* [http://www.bbc.co.uk/news/uk-26311316 Scientology Supreme Court case couple get married], 2014 - a British couple are married in a Scientology chapel after a judge rules it is a place of worship.
 
* [http://www.theguardian.com/world/2015/oct/26/belgian-scientologists-trial-fraud-extortion Belgian Scientologists go on trial for fraud and extortion], 2015
 
* [http://www.theguardian.com/world/2015/oct/26/belgian-scientologists-trial-fraud-extortion Belgian Scientologists go on trial for fraud and extortion], 2015

Revision as of 14:45, 30 October 2015

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For more information, see the Wikipedia article:
Scientology was invented by L. Ron Hubbard
Whatstheharm.jpg
For more information, see the What's The Harm? article:

The Church of Scientology is a cult/religion created by science fiction author L. Ron Hubbard in the 1950s. It is a proselytic organization, drawing in new members through free "personality tests". Scientology is secretive group: most members are not aware of the entire dogma or practices of the organization. To progress within Scientology and become initiated into the core theology, expensive fees must be paid. When revealed, the core beliefs of Scientology read like a bad science fiction novel.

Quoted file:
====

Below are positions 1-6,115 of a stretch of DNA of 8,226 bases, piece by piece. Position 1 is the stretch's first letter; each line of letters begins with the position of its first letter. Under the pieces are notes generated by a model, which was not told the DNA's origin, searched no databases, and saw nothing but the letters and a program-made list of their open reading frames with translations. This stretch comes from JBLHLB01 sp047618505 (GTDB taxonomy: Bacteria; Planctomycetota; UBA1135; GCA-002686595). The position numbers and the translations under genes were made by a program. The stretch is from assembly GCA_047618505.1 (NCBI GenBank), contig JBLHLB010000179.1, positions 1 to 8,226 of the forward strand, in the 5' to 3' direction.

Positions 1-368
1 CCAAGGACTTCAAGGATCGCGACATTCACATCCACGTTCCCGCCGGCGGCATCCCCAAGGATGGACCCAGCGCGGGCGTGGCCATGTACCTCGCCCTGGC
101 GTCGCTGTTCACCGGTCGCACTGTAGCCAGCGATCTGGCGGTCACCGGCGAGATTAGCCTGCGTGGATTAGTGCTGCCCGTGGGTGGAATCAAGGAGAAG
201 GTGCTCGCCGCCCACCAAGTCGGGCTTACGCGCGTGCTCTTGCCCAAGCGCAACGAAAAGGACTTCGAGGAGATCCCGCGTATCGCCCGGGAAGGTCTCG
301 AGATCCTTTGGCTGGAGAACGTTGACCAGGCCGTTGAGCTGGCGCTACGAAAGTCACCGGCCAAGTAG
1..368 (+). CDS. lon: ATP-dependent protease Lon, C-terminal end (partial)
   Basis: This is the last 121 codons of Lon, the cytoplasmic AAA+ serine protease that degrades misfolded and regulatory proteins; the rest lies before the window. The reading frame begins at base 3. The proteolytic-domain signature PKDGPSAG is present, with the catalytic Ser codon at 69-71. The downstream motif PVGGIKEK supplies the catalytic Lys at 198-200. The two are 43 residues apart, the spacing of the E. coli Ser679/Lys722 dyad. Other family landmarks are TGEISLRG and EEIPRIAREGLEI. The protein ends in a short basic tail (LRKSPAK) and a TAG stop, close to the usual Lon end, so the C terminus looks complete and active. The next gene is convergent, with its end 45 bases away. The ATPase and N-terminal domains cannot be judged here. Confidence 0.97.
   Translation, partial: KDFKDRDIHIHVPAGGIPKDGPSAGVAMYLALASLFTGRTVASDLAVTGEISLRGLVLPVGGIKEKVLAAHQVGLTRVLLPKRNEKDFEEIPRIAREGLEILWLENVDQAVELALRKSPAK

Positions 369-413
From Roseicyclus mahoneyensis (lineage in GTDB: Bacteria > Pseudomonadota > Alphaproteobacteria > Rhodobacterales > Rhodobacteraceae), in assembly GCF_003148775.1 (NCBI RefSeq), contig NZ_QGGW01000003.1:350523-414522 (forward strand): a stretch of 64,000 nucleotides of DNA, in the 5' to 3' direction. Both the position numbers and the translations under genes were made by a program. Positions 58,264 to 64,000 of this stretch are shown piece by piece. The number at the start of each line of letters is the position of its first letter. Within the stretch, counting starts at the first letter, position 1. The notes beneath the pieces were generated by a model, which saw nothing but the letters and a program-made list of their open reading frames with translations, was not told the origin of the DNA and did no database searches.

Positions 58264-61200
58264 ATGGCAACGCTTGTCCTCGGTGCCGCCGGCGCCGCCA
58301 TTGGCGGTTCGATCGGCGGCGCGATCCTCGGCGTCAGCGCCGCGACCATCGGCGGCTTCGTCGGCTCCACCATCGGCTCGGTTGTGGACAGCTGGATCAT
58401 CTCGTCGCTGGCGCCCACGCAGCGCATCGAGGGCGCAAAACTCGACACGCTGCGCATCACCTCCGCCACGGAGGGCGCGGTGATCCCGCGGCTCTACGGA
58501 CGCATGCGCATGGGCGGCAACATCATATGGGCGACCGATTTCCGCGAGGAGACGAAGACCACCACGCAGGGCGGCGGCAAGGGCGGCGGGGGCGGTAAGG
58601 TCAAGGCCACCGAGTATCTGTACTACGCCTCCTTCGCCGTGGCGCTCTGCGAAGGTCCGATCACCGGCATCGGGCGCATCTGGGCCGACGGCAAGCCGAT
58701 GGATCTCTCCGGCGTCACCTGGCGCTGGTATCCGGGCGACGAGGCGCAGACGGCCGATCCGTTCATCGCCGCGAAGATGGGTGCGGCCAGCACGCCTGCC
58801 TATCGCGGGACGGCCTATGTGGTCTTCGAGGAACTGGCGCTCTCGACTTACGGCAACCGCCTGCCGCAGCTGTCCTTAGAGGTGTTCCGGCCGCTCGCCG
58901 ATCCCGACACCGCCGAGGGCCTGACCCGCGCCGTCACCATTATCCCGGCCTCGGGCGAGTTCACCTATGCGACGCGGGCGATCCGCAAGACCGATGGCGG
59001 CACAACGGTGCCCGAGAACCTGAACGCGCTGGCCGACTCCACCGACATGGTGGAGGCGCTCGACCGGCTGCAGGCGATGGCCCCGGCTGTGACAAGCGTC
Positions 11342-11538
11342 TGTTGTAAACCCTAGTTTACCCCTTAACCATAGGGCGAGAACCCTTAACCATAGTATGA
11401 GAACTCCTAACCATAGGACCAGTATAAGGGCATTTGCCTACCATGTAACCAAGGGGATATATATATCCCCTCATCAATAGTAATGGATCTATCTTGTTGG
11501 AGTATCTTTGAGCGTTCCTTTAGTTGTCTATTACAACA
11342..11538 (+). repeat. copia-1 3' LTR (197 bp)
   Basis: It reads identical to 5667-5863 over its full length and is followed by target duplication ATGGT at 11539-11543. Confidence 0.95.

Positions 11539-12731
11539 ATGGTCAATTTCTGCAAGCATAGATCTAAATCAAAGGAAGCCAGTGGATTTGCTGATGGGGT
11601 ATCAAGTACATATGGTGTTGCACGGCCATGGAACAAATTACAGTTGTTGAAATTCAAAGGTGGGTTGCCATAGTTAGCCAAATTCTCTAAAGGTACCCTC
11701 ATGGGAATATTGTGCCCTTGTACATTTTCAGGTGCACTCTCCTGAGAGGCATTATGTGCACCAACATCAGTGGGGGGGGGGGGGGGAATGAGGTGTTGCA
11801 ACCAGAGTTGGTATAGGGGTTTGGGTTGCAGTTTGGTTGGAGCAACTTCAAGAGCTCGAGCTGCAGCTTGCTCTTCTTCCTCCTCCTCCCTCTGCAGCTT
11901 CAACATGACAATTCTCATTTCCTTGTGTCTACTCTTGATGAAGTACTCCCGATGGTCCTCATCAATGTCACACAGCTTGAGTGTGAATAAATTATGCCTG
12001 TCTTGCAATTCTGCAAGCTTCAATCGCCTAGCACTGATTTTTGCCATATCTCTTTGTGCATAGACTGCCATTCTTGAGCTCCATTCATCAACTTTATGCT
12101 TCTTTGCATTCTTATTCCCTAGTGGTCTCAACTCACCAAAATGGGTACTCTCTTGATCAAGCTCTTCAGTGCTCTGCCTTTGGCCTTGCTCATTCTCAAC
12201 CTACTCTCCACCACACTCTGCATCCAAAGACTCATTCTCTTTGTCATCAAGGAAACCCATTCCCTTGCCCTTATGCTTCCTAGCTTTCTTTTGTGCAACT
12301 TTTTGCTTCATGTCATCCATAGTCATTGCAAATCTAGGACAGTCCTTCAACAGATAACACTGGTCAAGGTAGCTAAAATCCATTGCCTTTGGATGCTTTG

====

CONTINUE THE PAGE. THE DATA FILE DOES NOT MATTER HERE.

The group is notorious for using intimidation, harassment and legal threats in an attempt silence its opponents, especially those who try to convince Scientologists to leave the organization, those who attempt to demonstrate the cult-like nature of the organization, and those who expose Scientology secrets that are supposed to be reserved for senior-level Scientologists. Scientologists are required to shun family members and friends who do not approve of Scientology.

"I’d like to start a religion. That’s where the money is."

— L. Ron Hubbard to Lloyd A. Eshbach, in 1949 [1]

"The only way you can control anybody is to lie to them."

— L. Ron Hubbard [2]

Based on their absurd beliefs and statements of their founder and members, Scientology is nothing more than a grandiose money-making scam invented by an unscrupulous charlatan with no regard for the psychological well-being of others. The Church is extremely wealthy and draws attention from the fact that several prominent celebrities are members. The Church is avidly opposed to the fields of psychiatry and psychology.

Contents

Beliefs

Scientology is an unusual religion in that its dogma is not outwardly publicized by the group. This is similar to the mystery cults of the ancient Greek world. However, ex-members have leaked documentation that describes their core theology and practices. Scientology is extremely fond of jargon, with a whole galaxy of terminology that is used to describe its world view. [3]

Auditing, E-meter, Security Checks

A scientologist conducting the usual "free stress test" scam, with an E-meter on the table.